Cradle of Civilization

A Blog about the Birth of Our Civilisation and Development

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  • The Fertile Crescent

    The Fertile Crescent is a term for an old fertile area north, east and west of the Arabian Desert in Southwest Asia. The Mesopotamian valley and the Nile valley fall under this term even though the mountain zone around Mesopotamia is the natural zone for the transition in a historical sense.

    As a result of a number of unique geographical factors the Fertile Crescent have an impressive history of early human agricultural activity and culture. Besides the numerous archaeological sites with remains of skeletons and cultural relics the area is known primarily for its excavation sites linked to agricultural origins and development of the Neolithic era.

    It was here, in the forested mountain slopes of the periphery of this area, that agriculture originated in an ecologically restricted environment. The western zone and areas around the upper Euphrates gave growth to the first known Neolithic farming communities with small, round houses , also referred to as Pre Pottery Neolithic A (PPNA) cultures, which dates to just after 10,000 BC and include areas such as Jericho, the world’s oldest city.

    During the subsequent PPNB from 9000 BC these communities developed into larger villages with farming and animal husbandry as the main source of livelihood, with settlement in the two-story, rectangular house. Man now entered in symbiosis with grain and livestock species, with no opportunity to return to hunter – gatherer societies.

    The area west and north of the plains of the Euphrates and Tigris also saw the emergence of early complex societies in the much later Bronze Age (about 4000 BC). There is evidence of written culture and early state formation in this northern steppe area, although the written formation of the states relatively quickly shifted its center of gravity into the Mesopotamian valley and developed there. The area is therefore in very many writers been named “The Cradle of Civilization.”

    The area has experienced a series of upheavals and new formation of states. When Turkey was formed in the aftermath of the genocide against the Pontic Greeks, Armenians and Assyrians perpetrated by the Young Turks during the First World War it is estimated that two-thirds to three-quarters of all Armenians and Assyrians in the region died, and the Pontic Greeks was pushed to Greece.

    Israel was created out of the Ottoman Empire and the conquering of the Palestinian terretories. The existence of large Arab nation states from the Maghreb to the Levant has since represented a potential threat to Israel which should be neutralised when opportunities arise.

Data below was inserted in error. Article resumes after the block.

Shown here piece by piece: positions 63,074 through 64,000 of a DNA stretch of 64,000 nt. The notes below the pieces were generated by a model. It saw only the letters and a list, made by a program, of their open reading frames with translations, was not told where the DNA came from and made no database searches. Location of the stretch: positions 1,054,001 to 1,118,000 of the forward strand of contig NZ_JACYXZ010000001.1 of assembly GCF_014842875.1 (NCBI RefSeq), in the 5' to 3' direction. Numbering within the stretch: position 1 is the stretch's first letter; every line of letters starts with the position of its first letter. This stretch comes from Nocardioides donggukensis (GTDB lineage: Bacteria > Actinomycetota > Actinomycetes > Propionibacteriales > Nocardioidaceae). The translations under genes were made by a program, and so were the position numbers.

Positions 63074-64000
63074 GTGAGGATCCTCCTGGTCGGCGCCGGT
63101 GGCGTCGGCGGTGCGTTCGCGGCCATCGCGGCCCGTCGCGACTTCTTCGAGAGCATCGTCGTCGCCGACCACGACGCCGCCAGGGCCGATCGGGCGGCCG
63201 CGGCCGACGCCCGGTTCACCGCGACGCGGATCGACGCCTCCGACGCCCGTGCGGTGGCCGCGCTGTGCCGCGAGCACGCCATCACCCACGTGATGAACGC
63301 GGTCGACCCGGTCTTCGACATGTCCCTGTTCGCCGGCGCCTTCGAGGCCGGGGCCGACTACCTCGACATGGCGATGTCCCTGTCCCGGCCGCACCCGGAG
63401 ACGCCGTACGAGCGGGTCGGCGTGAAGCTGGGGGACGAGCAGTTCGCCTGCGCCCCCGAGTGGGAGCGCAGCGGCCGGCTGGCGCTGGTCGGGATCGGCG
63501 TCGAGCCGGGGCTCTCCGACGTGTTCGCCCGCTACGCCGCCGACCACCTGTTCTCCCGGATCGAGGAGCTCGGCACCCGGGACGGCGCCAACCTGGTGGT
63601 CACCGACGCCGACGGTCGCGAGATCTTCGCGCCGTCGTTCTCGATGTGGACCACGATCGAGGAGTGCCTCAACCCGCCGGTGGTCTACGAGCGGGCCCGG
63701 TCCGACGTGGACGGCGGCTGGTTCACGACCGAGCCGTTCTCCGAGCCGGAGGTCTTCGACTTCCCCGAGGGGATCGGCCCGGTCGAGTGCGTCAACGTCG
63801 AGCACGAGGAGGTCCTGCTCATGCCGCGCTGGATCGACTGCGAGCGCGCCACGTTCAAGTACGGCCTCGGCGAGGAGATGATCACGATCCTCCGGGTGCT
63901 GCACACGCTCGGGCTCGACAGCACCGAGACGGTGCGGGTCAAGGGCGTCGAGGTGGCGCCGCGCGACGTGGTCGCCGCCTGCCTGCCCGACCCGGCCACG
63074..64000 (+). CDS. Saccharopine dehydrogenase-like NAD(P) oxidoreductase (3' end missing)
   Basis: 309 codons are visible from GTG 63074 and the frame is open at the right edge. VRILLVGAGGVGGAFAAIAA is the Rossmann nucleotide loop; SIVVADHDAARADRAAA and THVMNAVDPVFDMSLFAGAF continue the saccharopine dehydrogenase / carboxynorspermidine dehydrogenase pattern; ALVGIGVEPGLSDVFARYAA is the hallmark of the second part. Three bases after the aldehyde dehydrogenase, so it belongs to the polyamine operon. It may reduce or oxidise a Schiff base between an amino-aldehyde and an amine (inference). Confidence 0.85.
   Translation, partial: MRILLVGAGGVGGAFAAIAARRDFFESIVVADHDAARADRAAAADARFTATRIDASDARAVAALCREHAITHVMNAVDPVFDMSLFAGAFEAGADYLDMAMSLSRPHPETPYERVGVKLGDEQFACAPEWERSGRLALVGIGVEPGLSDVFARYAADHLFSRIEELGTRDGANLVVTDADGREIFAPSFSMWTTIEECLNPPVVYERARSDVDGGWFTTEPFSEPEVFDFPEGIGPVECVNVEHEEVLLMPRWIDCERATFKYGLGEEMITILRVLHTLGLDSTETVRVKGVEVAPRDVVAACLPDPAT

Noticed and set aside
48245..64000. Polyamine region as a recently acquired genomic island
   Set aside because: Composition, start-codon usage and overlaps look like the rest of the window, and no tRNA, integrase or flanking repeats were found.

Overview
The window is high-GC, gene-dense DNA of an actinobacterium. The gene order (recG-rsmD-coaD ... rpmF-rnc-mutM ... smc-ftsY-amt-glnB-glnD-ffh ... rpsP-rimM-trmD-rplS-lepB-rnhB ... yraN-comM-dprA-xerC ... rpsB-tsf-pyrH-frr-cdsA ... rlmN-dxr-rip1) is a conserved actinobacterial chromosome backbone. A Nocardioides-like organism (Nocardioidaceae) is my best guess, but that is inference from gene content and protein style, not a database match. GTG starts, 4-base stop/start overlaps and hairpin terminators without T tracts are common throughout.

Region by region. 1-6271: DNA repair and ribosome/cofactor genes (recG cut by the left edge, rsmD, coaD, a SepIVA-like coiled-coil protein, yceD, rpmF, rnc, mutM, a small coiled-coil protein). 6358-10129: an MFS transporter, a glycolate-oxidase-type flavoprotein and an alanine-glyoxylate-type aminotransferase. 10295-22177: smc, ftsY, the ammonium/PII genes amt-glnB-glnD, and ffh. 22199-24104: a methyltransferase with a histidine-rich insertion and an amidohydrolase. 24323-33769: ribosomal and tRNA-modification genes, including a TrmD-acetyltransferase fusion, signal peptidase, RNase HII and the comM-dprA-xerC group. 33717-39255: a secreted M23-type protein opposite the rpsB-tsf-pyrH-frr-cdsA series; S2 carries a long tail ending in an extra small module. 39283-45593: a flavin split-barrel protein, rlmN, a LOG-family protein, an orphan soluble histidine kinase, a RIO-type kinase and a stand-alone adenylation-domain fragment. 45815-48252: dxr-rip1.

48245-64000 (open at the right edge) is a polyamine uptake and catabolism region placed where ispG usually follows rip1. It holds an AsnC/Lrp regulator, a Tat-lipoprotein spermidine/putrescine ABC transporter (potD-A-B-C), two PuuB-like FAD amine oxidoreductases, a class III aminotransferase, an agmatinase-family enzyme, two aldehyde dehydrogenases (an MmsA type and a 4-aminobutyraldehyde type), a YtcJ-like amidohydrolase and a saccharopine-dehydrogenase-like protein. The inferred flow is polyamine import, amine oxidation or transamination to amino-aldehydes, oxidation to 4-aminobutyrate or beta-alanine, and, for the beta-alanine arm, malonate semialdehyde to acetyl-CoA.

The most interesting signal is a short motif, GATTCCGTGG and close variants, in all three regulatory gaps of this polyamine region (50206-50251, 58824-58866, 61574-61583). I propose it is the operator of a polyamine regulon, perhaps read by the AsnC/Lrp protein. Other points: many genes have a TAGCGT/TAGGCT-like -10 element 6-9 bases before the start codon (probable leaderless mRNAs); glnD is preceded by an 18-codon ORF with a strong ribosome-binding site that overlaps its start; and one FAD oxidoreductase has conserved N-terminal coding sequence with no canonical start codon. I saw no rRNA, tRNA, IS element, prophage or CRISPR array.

This line of thinking was at the heart of David Ben Gurion’s policies in the 1950s which sought to exacerbate tensions between Christians and Muslims in the Lebanon for the fruits of acquiring regional influence by the dismembering the country and the possible acquisition of additional territory.

    The Christians are now being systematically targeted for genocide in Syria according to Vatican and other sources with contacts on the ground among the besieged Christian community.

    According to reports by the Vatican’s Fides News Agency collected by the Centre for the Study of Interventionism, the US-backed Free Syrian Army rebels and ever more radical spin-off factions are sacking Christian churches, shooting Christians dead in the street, broadcasting ultimatums that all Christians must be cleansed from the rebel-held villages, and even shooting priests.

    It is now time that the genocide against the Pontic Greeks, Assyrians and Armenians is being recognized, that the Israeli occupation, settlements and violence against the Palestinians stop, and that the various minorities in the area start to live their lifes in peace – without violence and threats from majority populations, or from the West, and then specificially from the US.

    War in the Fertile Crescent
    https://aratta.wordpress.com/2013/11/13/war-in-the-fertile-crescent

    Everyone is free to use the text on this blog as they want. There is no copyright etc. This because knowledge is more important than rules and regulations.